One Night Count homelessness statistics from 2014, courtesy of SKCCH.
One Night Count homelessness statistics from 2014, courtesy of SKCCH.

Every January, a count of our fellow residents experiencing homelessness is conducted across Seattle and King County. Last year, the results of the One Night Count were worse than previous years with over 9,200 residents experiencing some level of homelessness. The Count helps policymakers and social welfare organizations gauge the progress on ending homelessness in the the spirit of the Ten-Year Plan to End Homelessness in King County. This effort is coordinated with a nationwide effort on the same night in order to understand the scope of homelessness and analyze efforts to end homelessness.

More than 900 volunteers will break into 125+ groups to scour cities and towns across King County to count every homeless individual. The numbers will be reported to determine the nature and extent of homelessness that individuals are experiencing. This information is incredibly valuable because it assists with future strategies and the allocation of resources to combat the causes of homelessness.

The Seattle/King County Coalition on Homelessness has a brief Q&A on why and how the One Night Count is even conducted by advocates:

What is the One Night Count?

King County has one of the nation’s best-established point-in-time counts of homeless people. The One Night Count remains the largest community-organized count in the United States. Since 1980, the Coalition and Operation Nightwatch have organized the One Night Count of people who are without shelter.

The One Night Count has two parts:

  1. A survey of emergency shelter and transitional housing providers about who is staying in their programs or facilities on that night. Staff from the King County Community Services Division, Homeless Housing Program coordinate the survey.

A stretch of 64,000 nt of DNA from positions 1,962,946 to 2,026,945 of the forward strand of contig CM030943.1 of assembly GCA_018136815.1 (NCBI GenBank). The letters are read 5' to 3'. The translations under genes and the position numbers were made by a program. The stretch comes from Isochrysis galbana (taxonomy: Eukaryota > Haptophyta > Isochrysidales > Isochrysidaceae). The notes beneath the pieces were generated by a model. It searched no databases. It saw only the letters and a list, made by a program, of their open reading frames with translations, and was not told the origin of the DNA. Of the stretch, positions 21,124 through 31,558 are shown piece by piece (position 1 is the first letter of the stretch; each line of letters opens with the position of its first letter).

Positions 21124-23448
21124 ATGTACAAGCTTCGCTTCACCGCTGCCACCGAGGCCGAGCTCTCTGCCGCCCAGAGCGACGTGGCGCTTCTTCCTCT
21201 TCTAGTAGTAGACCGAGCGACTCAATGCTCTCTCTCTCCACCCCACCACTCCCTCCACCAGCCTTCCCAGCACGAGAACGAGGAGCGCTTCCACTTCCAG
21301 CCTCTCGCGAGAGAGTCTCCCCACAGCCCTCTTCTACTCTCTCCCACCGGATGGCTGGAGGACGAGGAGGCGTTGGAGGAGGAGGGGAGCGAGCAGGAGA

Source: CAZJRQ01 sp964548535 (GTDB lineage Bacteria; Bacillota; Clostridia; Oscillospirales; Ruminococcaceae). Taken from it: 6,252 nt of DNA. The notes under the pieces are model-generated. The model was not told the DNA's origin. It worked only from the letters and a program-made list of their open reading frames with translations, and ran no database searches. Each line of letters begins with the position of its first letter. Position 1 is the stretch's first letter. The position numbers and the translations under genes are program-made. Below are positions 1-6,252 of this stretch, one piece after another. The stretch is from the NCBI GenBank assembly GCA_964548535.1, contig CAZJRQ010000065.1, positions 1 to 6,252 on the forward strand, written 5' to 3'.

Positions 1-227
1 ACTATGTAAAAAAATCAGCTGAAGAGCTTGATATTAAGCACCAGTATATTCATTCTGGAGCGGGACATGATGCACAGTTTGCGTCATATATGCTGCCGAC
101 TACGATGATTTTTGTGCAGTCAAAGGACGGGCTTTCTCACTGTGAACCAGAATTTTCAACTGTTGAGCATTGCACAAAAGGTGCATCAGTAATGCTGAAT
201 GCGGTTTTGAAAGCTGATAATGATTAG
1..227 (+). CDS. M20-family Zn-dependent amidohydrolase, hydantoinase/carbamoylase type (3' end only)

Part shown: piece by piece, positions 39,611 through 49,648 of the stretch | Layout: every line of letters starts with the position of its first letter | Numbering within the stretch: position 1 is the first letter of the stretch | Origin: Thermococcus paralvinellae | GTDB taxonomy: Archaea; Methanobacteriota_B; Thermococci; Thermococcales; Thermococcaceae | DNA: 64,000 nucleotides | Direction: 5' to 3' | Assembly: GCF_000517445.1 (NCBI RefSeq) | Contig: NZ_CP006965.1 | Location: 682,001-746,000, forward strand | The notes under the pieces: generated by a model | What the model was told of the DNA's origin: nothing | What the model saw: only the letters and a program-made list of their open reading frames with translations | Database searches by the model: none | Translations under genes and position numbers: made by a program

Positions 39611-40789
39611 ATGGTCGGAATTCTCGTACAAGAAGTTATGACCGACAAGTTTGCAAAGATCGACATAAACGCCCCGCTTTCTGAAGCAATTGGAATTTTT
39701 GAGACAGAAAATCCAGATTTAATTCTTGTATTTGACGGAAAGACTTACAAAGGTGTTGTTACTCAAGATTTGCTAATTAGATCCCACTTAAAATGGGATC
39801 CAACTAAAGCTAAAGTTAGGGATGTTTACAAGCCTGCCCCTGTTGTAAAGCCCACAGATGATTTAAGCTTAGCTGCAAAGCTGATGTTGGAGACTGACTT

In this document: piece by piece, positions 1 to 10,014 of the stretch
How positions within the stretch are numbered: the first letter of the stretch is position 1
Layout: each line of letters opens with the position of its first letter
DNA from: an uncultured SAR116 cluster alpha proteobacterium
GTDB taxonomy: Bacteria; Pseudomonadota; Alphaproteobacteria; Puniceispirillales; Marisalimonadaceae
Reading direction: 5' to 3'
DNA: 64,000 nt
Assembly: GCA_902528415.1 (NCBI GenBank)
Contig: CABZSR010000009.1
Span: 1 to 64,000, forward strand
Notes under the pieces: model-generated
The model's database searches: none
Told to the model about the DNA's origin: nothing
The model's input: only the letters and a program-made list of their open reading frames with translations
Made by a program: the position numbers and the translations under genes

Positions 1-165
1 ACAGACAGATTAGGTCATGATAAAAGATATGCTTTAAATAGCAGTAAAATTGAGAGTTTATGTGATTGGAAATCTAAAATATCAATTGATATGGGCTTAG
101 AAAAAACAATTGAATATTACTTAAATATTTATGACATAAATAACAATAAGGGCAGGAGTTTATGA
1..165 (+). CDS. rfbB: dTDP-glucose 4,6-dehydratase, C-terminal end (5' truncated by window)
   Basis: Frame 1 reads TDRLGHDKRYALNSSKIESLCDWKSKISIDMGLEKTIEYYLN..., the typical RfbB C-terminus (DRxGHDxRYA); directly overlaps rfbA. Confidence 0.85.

2. A street count of people who are homeless, without shelter and staying outside, in vehicles or in makeshift shelters. The Coalition has expanded the count from its downtown Seattle origins to include parts of 11 suburban cities and unincorporated King County and Metro Night Owl buses.

While it’s too late to sign up and volunteer for tonight’s One Night Count, we strongly urge you to consider involvement for future years, or by offering assistance in related efforts. We genuinely believe that solving homelessness is not only a just and fair cause for our fellow neighbors, but that we can truly end it in our region. We’ll keep you posted on the results, and hope for a better outcome than last year.

Article Author

Stephen is a professional urban planner in Puget Sound with a passion for sustainable, livable, and diverse cities. He is especially interested in how policies, regulations, and programs can promote positive outcomes for communities. With stints in great cities like Bellingham and Cork, Stephen currently lives in Seattle. He primarily covers land use and transportation issues and has been with The Urbanist since 2014.